Wednesday, April 29, 2009

Did the Father abandon the Son?

This is pursuant to a bible study group which met in my home tonight, and I came out with the outlandish statement that God didn't abandon Jesus on the cross.

Matthew 27:46 is regularly seen in some protestant circles as grounding a notion of the atonement in that Jesus suffered 'Hell' on the Cross, insofar as he experienced separation from God. Now, I'm pretty sure that's going beyond Mt 27:46, and Ps 22:1. I suspect it also catches on to a somewhat populist idea that Hell is 'Separation from God'. There does seem some warrant in that idea, the language of being 'cast outside', and the 'outer darkness', etc..

Jn 8:29 and the like, seem to me to indicate the abiding presence of the Father with the Son. In fact, I go so far to affirm the Patristic notion that at the Cross Jesus dies in his human nature, and his human nature is cut off from the favour and personal fellowship of the Father. The Son, in his divine nature cannot be separated from the Father.

Truly this is a mystery. Perhaps my outlandish statement was too outlandish though. Perhaps I should carefully qualify and articulate these statements.

[Edit: I think I'm continuing to be unclear. I think I want to affirm that the punishment Jesus endures involves separation in terms of fellowship and favour of the Father, but not 'presence', because God is omnipresent, neither 'ontological' separation - the Son cannot be separated from the Father because they are one Substance. Thus, when Jesus dies on the Cross, and dies in his human nature, the Divine Son experiences, mysteriously for the Living God, Death in his Human Nature for sin. Hope this clarification helps.]

What are your thoughts on the subject?


Nick Norelli said...

My thought is that there was no separation of any kind. Paul speaks of God being IN Christ reconciling the world to himself (2Cor. 5:19); John has Jesus confident that the Father is with him in going to his death when he says: "The hour is coming, indeed it has come, when you will be scattered, each one to his home, and you will leave me alone. Yet I am not alone because the Father is with me." (Jo. 16:32) Jesus' 'cry of dereliction' hearkens back to a psalm that ends in triumph, a psalm in which the psalmist feels abandoned but learns that God was with him the entire time. I think Jesus' cry was more a statement of his final vindication as Israel's Messiah than anything else. I've mentioned this subject a few times on my blog (here and most recently here)

Mark said...

Completely agree Seumas. Even at the cross the Father and Son are united (ie. not separate!) in will and purpose.

I found this a helpful quote from "Pierced for our transgressions":

" ... This is important in the present debate about penal substitution, because some have suggested that for the Son (subject) to propitiate his Father (object) would be to divide the Trinity. But this is simply not true. The principle of inseparable operation underlines that the Father and the Son share a unity of will and purpose. Penal substitution does not imply that the Father is coerced into an attitude of forgiveness, or that the Son is unwillingly coerced into offering himself. When we say that the son propitiates the Father, this is not to be understood as if the Son and the Father are acting against each other. They are fulfilling different roles in a plan to which both are equally committed, in pursuit of outcomes they both desire." (pp131-132)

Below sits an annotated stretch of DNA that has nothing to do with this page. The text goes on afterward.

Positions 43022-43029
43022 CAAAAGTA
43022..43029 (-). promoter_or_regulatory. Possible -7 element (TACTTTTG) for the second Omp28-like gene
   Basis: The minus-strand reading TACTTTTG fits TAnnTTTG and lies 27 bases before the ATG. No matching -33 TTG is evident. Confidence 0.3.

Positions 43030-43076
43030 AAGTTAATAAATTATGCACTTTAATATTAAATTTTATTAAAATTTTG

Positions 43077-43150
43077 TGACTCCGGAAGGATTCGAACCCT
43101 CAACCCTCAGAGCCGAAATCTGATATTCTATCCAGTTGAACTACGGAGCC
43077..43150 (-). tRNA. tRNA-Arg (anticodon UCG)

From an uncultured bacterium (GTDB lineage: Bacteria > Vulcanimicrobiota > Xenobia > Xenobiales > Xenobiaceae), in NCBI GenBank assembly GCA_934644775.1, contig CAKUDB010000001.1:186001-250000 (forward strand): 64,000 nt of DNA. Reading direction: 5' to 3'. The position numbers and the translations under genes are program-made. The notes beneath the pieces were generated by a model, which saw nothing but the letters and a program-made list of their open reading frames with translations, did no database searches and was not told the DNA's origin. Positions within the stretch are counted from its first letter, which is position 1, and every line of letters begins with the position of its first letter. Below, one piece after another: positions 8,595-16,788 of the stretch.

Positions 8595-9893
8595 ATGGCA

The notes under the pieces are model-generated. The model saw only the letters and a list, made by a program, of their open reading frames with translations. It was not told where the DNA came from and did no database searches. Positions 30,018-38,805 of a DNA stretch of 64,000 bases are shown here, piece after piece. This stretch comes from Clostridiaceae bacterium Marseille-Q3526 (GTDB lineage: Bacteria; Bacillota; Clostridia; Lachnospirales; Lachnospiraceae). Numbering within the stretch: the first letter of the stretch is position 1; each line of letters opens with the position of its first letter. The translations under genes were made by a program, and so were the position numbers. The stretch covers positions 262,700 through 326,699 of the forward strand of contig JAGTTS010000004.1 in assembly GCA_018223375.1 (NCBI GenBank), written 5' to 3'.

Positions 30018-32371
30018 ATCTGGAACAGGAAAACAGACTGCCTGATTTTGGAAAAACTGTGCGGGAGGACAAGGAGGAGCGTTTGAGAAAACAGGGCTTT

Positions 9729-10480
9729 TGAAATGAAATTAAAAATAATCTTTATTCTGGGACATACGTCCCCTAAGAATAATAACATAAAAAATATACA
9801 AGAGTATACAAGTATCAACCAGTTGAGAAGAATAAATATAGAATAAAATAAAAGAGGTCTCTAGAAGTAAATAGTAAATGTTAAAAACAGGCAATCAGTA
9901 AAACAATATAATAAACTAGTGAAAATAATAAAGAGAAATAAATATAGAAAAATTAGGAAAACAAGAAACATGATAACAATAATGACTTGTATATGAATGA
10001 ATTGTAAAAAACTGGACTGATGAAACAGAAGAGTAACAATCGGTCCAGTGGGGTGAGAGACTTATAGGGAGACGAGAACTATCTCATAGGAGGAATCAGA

Seumas Macdonald said...

@Nick Thanks, some helpful thoughts there. I agree entirely that Jesus means to evoke the entire psalm, but what that means I still need to think through a bit more.

@Mark I was wondering what that book had to say, so thanks for the quotation. Interestingly, just picking up a few systematic theologies last night, no one really had much to say on what it was that Jesus suffered on the cross as punishment for sins.

I need to chase this further down the rabbit hole.

Mark said...

FYI - the end of ch 3 sets a framework for talking about penal substitution and relationships within the trinity, while ch 11 refutes misconceptions about penal substitution and our understanding of God, namely the view that the trinity is divided at the cross.

mark said...


Thanks for this post - and the other ones on this issue!

I've been thinking about this for a little while. Further, I do think it's really quite important in order to protect doctrines such as impassability, immutability etc (not to mention PSA as you have in this post).

What are the decent resources you've found on this?

Seumas Macdonald said...


I'm thinking I might pick up Ovey et al today.

Most of my current reflections come from reading original sources. So, I've just read a lot of church fathers and it's reshaped the way I think. And then I pick up things like Grudem's ST and find that modern protestant systematicians are still defending the same traditional doctrines, but ones we aren't inclined to think about in everyday Christian discourse.

One book that I think is a real winner, and so good that after repeatedly borrowing from MTC, I finally purchased, is Tarmo Toom's Classical Trinitarian Theology, a clear, lucid, but increasingly detailed as you move through the book, account of Patristic Trinitarian doctrines in a textbook format.

If I strike anything else of good value, I'll let you know.

mark said...

Hi Seamus,

Thanks for the tips. I'll have a look around for them.

In fact, I might even just a foray into some patristic sources in the near future too!

Thanks mate - look forward to hearing more from you.